• County Lines

A Year Later

Wow, it’s just hit me that it’s been over a year since I was first raided by the police.

I’m still unaware whether they knew it was me who basically begged them to do so. The only piece of information I gained was that “an anonymous individual provided them with the intelligence” as to the goings-on in my home. When I asked whether they knew this individual was actually ME; they never gave me an answer.

Upon urging the police to look at the intelligence (a.k.a the numerous Crimestoppers referrals, emails and web-chats) in an effort to establish confirmation that it WAS me. I was told that none of that intelligence would be accessible.

A year on… I’m still consumed with just as much rage, bitterness, resentment and disappointment as ever.

There are certain things that I feel very strongly about-

  1. I am adamant that all the reports pleading for police assistance that I submitted to Crimestoppers, the emails I wrote and the other various means I used to beg for help, should be traced and found. I want an answer to how all that intelligence got overlooked. With each referral I submitted, my desperation increased. In the beginning, I was careful to remain anonymous. But I eventually reached the point where I identified myself fully. So why was I treated like a lowlife criminal? I don’t believe the reports I submitted were overlooked. I am convinced that the police received every single one and were fully aware that it was me making them. I KNOW the answer deep down, but I want the police to admit it. I want the police to admit that they used me as bait. They left me imprisoned in my home by a gang of drug dealers for 7 torturous months in the smug knowledge the information I would absorb in that time, would enable them to arrest the gang members. I want the police to admit that when I refused to provide them with that information, and I made a complaint to Professional Standards; they got their knickers in a twist. Why? Because 1. They didn’t get a big result and 2. Had I made their treatment of me public knowledge; it would have been embarrassing, humiliating and downright shameful.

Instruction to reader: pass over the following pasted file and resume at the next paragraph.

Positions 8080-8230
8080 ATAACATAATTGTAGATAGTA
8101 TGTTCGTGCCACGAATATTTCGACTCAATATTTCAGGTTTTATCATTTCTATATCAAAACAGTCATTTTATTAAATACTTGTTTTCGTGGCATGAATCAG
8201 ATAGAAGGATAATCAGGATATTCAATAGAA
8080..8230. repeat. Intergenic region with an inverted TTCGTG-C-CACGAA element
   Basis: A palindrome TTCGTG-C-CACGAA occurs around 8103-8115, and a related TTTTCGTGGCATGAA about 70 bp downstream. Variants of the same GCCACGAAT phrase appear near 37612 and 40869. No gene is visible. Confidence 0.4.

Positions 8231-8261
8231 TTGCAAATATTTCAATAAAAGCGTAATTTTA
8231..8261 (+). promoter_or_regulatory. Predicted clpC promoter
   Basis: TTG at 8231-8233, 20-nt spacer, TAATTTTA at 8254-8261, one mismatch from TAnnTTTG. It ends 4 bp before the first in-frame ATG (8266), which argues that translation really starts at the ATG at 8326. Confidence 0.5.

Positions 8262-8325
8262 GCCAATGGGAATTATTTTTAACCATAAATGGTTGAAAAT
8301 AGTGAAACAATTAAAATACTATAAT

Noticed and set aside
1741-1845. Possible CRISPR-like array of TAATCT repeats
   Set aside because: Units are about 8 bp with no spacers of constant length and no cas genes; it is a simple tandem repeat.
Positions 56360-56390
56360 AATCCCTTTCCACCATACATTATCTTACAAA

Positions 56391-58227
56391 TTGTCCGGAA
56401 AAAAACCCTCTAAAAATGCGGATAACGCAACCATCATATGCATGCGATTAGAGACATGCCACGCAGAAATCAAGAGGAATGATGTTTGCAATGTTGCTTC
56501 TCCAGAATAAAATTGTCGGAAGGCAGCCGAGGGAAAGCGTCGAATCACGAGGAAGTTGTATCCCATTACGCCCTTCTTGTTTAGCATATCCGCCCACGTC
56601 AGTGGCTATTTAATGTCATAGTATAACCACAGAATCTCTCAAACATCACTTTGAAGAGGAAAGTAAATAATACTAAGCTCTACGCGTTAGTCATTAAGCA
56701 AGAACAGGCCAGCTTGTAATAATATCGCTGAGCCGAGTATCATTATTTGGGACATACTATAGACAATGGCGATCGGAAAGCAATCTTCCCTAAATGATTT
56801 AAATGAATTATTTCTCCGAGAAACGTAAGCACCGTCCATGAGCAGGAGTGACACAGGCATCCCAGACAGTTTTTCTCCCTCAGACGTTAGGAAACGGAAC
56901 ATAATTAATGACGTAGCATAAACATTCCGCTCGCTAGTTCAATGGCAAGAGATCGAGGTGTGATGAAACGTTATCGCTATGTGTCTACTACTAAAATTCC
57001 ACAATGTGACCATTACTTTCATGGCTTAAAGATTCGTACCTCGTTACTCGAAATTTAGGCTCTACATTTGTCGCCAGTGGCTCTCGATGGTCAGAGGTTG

2. I AM going to make the situation public knowledge. I am going to expose the police. I’m going to give every detail. From the amount of pleas for help I made, to their decision to prosecute a degree educated, vulnerable woman with no criminal record for an offence which shouldn’t have been anything more than a conditional discharge- if that. The relentless harassment by the police and the four consecutive arrests for all manner of ludicrous charges. Specifically the “possession of a quantity of diamorphine” which was thrown out of court as laughable. I’m going to openly admit to the trauma I suffered at the hands of the gang versus the appalling way I’ve been treated by the police. As I can honestly say that my experience with the police has been more traumatising. Predominantly because it’s still ongoing, they are unpredictable, it’s a head-fuck being treated as a criminal when you are a victim, and lastly, there’s only one outcome- bad.

  3. I intend on looking VERY closely at the laws regarding some of the police’s actions. For example; notifying my private landlord about executing a drug raid on the property against my permission is against the rules. As is feeding him incorrect information backed by no evidence. Arresting individuals who are associated with me, but by no means involved is disgraceful. What is utterly disgusting though, is scaremongering my one elderly family member. The impact of which, has resulted in said family member becoming severely ill.

  4. Finally, I am going to make this blog readable by anyone and everyone. Not to humiliate the police, but as a warning to others who may end up on the recieving end of their abhorrent behaviour.

My hope is that the police stop their vendetta against me, stop punishing me for the grudge they hold. Of course it won’t, it will only enrage them further. I don’t give a flying fuck however, the peace of mind it will give me throughout the inevitable next 22 hour stint in a police cell; knowing there will be an audience watching their every movement, is well worth it.

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